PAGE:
Female Protagonist Part 2

This, again, demonstrates a character with strong morals hiding a dark secret, but it also shows how easily power can corrupt anyone. M’gann starts abusing her telepathy in order to do good, but it becomes a crutch for her, and she exercises less and less control in her use. She even tries justifying her abuses as beneficial, and to quote Dennis O’Neil, writer of BATMAN: VENOM,

Addiction always begins with a desire to be better. The promise is always of less pain and the promise is always a lie.

M’gann may have started the series resembling Starfire, but in two seasons, she went through blackmail, lies, self-denial, and the beginnings of healing. She wasn’t an attempt at creating a giggling female — that was just the costume she wore to disguise her own problems. Masking herself was a process she did over and over again, first with her identity and then with her own abilities. She felt more real because she was flawed, despite seeming so innocent at first. Like Jones, she made wrong choices, again and again, even destroying her own relationships. It’s part of what makes M’gann such a strong character — she’s a hero who continually makes mistakes, but never stops trying to be the best hero she can be.

READ: How has illness been shown on the printed page? Find out the best examples here!

While Jessica Jones and M’gann work as female superheroes, there is another female protagonist that may prove to be an equally memorable character. That is Mabel Pines, from Gravity Falls.

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Okay, so obviously this is something of a change from the other two women, but hear me out. I brought up Mabel because she manages to have similar aspects to both Jones and M’gann, but also have an appeal that has crossed to boys and girls. Mabel is similar to M’gann at first glance — another giggly, peppy girl with an overabundance of positivity, and she is, but that’s where her appeal lies.

This is her stern face. Really.

Mabel’s interests are often stereotypical feminine things — boys, sparkly things, cute animals, unicorns, etc. Yet the show doesn’t portray these traits as negative or even overtly feminine. They are Mabel’s interests, and that’s it. It has nothing to do with gender, just personal preference. It’s not just that perspective that’s different. Mabel may love those things, but she also has no problem standing up for herself and going after what she wants. She’s also willing to reject her interests at times; she literally punches a unicorn when it calls her impure.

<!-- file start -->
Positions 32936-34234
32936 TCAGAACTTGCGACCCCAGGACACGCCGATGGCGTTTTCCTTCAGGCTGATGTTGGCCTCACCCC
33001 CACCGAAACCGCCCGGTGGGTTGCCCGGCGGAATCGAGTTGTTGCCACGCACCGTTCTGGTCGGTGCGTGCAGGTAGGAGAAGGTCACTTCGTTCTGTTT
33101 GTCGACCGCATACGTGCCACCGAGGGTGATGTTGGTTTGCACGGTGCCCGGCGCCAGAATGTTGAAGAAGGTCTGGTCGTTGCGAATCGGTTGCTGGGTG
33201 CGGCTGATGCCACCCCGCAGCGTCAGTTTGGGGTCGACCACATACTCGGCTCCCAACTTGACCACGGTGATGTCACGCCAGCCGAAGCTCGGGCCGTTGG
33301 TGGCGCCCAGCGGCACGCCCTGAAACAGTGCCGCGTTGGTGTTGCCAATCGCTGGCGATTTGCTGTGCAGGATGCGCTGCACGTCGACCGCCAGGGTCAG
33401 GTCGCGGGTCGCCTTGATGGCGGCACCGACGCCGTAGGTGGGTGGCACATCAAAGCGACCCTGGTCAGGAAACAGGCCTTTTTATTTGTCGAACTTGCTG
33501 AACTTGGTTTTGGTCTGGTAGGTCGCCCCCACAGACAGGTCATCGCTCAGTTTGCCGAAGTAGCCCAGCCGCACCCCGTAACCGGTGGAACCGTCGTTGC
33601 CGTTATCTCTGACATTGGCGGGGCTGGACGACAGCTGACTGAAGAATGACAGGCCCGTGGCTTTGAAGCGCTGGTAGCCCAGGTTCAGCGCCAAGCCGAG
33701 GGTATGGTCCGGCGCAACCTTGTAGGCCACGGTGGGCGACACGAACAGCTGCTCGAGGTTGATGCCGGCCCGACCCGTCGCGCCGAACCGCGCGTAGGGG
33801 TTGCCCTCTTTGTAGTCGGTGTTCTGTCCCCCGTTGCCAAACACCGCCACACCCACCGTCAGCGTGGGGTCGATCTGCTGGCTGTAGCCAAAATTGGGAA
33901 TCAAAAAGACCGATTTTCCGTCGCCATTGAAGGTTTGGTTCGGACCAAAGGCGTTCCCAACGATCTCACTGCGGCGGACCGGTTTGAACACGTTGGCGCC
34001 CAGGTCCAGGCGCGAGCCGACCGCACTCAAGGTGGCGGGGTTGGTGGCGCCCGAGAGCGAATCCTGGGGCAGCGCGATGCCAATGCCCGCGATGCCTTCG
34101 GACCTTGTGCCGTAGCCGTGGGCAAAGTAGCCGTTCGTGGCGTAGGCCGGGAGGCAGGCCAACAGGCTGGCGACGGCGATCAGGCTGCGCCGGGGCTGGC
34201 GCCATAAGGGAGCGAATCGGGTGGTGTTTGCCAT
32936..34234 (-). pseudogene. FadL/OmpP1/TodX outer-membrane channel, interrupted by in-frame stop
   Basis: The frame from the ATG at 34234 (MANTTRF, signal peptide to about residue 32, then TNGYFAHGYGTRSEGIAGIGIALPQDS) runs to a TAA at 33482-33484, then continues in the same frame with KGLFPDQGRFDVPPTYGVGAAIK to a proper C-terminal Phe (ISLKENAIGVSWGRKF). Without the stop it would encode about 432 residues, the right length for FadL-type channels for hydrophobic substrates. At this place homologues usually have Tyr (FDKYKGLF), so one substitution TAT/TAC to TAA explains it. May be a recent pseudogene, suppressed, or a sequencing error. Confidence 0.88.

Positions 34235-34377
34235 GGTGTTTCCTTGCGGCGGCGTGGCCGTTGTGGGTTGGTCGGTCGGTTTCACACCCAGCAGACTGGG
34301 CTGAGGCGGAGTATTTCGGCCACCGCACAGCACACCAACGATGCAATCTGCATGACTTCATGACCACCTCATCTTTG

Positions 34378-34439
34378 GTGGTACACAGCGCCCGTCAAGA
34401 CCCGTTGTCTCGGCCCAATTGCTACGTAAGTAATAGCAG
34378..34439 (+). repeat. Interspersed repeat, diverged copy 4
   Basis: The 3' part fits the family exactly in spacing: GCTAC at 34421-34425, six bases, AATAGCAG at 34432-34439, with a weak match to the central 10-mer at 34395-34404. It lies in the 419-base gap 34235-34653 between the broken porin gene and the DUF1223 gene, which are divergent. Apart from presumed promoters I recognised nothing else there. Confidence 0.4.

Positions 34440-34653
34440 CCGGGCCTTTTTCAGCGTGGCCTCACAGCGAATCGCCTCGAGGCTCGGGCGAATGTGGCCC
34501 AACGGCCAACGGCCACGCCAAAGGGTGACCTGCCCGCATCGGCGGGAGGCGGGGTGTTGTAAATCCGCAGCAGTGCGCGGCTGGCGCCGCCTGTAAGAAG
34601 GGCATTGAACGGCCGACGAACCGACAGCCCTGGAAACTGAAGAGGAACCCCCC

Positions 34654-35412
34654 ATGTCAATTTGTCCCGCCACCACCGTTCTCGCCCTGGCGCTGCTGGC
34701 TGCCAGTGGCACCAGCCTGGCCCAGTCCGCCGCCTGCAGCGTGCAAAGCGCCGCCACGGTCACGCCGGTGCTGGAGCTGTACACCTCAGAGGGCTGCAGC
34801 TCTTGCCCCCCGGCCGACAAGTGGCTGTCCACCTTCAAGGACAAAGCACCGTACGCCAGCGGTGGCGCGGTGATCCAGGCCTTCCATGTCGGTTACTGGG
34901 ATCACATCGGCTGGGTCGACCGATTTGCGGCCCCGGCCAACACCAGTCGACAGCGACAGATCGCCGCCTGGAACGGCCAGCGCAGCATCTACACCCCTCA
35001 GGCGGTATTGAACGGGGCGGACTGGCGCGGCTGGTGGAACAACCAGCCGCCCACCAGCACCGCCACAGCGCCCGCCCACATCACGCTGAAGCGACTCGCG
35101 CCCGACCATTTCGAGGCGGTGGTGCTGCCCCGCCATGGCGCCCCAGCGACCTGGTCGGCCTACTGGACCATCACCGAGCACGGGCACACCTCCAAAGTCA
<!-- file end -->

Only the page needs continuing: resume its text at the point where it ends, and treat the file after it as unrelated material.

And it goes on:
So even though Mabel can act like a girl, she can also do more boyish and aggressive things without it seeming out of character. She can appeal to boys and girls for different reasons, all while being hugely entertaining. Yet even all that isn’t enough to fully define Mabel, because she shares one more quality with both M’gann and Jessica Jones — wearing a mask. Her reason is nowhere near as dark as either character, but it’s poignant — Mabel fears growing up. Her actions are simply her way of staying young, but they also force her to ask difficult questions about the future. She fears that she and her brother Dipper could grow apart as they get older, and when she realizes her teenage years won’t be the way movies and TV portray them, she retreats in fear.

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This causes tons of feels for Mabel fans.

In fact, the whole fate of the show hinges on Mabel being able to accept the future. In the series finale, Mabel is trapped inside her own greatest fantasy — a world built from her imagination, where she never has to get older. Dipper, who needs her to help save the world, is forced to take part in a trial that literally pits reality against fantasy. Despite seeing disappointing moments in their lives, and how he helped worsen Mabel’s fear, Dipper makes a passionate argument that while fantasy is comforting, it’s not real. He talks to Mabel and admits he shares the same fears, but that they can face anything together. At that point, Mabel stops being a character that merely represents the viewer. She is the viewer.

Everyone has fears about the future and what might happen. We’ve all been Mabel at one point, no matter our gender. We’ve all wanted to hide in a fantasy where nothing could ever harm us. Like Mabel, we found that we can get through our fears if we have people in our lives to help us out. Watching Mabel not only realize that, but use it to escape her fears and then embark on a massive, butt-kicking mission to save the world all while being herself goes beyond relating to a character. It’s something to take inspiration from, to make you want to go out there and not be afraid of what the world might do to you. All that comes from a girl that does this.

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This is clearly the greatest show of our time.

These are the kind of female protagonists that do stick with us. Girls that can fight and shoot are impressive to see, and should always be considered for action based stories, but that’s not a character, that’s a trope. Characters are people that go through hell, come back through, and try to keep going after that. People make mistakes, realize them, and try to make up for them. People that have the same fears and flaws that we do, but never stop being themselves. Those characters are the ones that we remember, the ones that make us feel something about them as viewers. When that happens, gender doesn’t matter.